At the Canadian Scottish 100th Anniversary gala I met a veteran who was happy to show me a picture from the anniversary publication. It was of Wageningen – he had been there – 1945 – and he told me a story or two. His voice then spoke of his brother whose time in the Netherlands is forever marked at Groesbeek. It was a touching moment. The picture, our Canadian Scottish veteran pointed to, was one that I had taken and I felt honoured that he wanted to share his story because of this one image. There was more though. I recognized the veteran’s surname when we were introduced. It had been previously etched into my memory as I had written, sometime previous, his brother’s biography. And so the path continues that I may be fortunate to return and seek out his brother at Groesbeek.

Victoria's Peace Tulip Garden.

Victoria’s Peace Tulip Garden.

As the cello fades I reach over and turn down the volume. The silence is soon replaced with the steady clop of a horse and carriage taking its visitors towards the inner harbour where on many days the sound of the pipes rises in welcome near to the Netherlands Peace Tulip Garden and Centennial Carillon.  The Netherlands remembers Canada May 4th, May 5th and all year round.

Gardener at Groesbeek Canadian War Cemetery.

Commonwealth War Graves Commission gardener at Groesbeek Canadian War Cemetery.

Netherlands Honours to the Canadian Scottish Regiment

Bronze Cross
Lieutenant (Acting Captain) K.S.D. Corsan
M106087 Corporal W. Lawrence

Bronze Lion

Lieutenant-Colonel D.G. Crofton
K62895 Corporal F.J. Nicol
M105556 Corporal W. Paradis
K71271 Private R.H. Rideout


About The Author

pferguson
Paul has worked with the Paradigm Motion Picture Company since 2009 as producer, historian and research specialist. Paul first met Casey and Ian WIlliams of Paradigm in April 2007 at Ieper (Ypres), Belgium when ceremonies were being held for the re-dedication of the Vimy Memorial, France. Paul's sensitivity to film was developed at an early age seeing his first films at RCAF Zweibrucken, Germany and in Sardinia. Paul returned to Canada in 1967 and was further amazed by David Lean's "Lawrence of Arabia" and "Bridge on the River Kwai". Film captivated Paul and with time he became increasingly interested in storytelling, content development, character, direction, cinematography and soundtracks. At the University of Victoria, Paul studied and compared Japanese and Australian film and became interested in Australian film maker Peter Weir and his film "Gallipoli" (1981). Paul was entranced when he learned Weir had visited the beaches, ridges and ravines of the peninsula. The film "Gallipoli" alone led Paul on many journeys to sites of conflict in England, France, Belgium, Holland, Germany, Malta, Hawaii and Gallipoli. It was, however, when Paul watched documentary filmmaker Ken Burns, "The Civil War", that Paul understood how his own experience and insight could be effective and perhaps influential in film-making. Combining his knowledge of Museums and Archives, exhibitions and idea strategies with his film interests would be a natural progression. Paul thinks like a film-maker. His passion for history and storytelling brings to Paradigm an eye (and ear) to the keen and sensitive interests of; content development, the understanding of successful and relational use of collections, imagery and voice. Like Paul's favorite actor, Peter O'Toole, he believes in the adage “To deepen not broaden.” While on this path Paul always remembers his grandmother whose father did not return from the Great War and how his loss shaped her life and how her experience continues to guide him.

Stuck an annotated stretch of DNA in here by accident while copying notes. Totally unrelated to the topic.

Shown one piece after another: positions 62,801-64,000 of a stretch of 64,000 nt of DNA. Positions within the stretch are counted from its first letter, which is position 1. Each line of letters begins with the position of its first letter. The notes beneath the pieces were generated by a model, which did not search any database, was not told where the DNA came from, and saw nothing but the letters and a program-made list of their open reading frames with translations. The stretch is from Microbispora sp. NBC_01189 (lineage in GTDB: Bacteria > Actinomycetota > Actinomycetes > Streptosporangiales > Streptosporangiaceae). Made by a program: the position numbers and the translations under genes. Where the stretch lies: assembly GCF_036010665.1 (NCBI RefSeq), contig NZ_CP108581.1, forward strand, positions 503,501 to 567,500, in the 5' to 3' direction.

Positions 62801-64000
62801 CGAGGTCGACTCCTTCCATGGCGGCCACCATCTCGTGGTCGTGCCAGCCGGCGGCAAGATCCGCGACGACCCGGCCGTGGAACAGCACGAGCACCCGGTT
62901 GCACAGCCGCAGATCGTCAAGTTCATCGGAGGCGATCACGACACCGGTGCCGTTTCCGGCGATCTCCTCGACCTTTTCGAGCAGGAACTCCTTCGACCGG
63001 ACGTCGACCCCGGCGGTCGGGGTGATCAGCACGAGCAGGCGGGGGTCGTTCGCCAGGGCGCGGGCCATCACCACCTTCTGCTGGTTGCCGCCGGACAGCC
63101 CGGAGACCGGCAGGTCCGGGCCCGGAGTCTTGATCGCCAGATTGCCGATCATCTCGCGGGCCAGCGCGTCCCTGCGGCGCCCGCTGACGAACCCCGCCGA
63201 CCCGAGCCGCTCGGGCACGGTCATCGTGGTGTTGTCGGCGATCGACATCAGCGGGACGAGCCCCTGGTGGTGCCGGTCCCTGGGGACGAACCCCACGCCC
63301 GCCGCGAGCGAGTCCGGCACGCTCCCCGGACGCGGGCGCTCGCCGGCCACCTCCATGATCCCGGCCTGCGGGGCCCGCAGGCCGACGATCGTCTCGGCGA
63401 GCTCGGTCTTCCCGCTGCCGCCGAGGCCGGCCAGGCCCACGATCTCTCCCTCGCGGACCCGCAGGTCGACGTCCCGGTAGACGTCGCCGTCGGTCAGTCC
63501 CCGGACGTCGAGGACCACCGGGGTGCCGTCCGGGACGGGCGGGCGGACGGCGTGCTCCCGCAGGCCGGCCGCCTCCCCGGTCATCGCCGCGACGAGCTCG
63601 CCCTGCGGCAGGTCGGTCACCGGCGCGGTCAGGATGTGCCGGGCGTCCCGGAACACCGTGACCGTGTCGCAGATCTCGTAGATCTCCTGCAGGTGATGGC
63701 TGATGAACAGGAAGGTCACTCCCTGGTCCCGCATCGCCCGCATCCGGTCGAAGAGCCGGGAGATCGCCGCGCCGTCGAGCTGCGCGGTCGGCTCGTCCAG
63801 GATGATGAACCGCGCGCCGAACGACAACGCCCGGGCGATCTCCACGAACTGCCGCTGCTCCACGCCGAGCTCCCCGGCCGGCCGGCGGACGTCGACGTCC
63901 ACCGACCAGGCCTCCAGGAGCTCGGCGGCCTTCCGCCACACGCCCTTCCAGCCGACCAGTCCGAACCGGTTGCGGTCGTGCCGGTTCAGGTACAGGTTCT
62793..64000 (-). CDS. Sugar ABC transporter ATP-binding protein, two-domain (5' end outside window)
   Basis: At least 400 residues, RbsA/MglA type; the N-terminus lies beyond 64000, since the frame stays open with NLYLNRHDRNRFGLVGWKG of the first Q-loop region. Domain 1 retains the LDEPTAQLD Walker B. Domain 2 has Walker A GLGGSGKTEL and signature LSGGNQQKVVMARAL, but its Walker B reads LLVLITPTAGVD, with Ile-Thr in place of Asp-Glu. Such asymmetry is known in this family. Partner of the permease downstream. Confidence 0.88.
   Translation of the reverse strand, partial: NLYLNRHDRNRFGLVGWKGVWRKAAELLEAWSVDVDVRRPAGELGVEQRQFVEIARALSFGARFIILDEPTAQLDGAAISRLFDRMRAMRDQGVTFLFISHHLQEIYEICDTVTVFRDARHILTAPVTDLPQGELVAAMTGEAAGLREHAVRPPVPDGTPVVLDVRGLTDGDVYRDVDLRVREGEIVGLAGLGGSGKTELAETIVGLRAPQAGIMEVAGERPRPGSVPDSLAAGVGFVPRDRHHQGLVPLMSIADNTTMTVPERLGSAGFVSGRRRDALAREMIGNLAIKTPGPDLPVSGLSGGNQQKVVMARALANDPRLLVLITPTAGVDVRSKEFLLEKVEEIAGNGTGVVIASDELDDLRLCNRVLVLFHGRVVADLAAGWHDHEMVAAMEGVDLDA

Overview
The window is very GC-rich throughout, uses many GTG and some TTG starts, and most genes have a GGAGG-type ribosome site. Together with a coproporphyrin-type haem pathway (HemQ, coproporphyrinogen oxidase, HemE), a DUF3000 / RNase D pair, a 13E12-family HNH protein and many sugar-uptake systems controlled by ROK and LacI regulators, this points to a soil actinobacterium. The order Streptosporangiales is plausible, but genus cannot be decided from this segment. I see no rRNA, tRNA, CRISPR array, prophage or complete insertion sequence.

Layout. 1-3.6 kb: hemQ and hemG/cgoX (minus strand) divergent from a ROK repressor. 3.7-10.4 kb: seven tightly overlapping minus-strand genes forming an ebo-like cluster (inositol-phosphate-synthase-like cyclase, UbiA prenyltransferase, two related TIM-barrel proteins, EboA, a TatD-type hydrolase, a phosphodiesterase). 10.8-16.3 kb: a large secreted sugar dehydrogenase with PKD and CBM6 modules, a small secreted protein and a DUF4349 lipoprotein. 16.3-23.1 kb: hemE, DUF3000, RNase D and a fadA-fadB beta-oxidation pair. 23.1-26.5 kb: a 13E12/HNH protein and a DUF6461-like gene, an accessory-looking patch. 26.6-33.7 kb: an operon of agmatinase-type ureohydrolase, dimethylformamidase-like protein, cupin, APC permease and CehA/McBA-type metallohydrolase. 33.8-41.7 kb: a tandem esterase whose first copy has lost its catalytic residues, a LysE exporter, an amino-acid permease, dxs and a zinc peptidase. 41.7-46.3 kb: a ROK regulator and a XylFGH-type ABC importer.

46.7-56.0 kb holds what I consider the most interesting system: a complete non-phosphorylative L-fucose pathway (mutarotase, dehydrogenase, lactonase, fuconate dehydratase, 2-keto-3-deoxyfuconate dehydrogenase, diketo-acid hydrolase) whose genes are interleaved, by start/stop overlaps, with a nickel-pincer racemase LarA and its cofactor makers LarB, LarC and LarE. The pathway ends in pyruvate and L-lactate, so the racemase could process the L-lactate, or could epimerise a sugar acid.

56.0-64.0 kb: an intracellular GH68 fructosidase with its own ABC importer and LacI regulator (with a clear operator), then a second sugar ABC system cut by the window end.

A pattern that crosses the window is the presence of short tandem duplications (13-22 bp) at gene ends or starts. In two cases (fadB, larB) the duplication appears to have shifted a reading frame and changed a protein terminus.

Comments

One Response to “Netherlands Remembrance and Liberation”

  1. E.W. Ferguson says:

    Mario was one of the first to enlist in the army from our small community. He and his sister were friends of my mother. So it was with great sadness when we learned that he had been killed.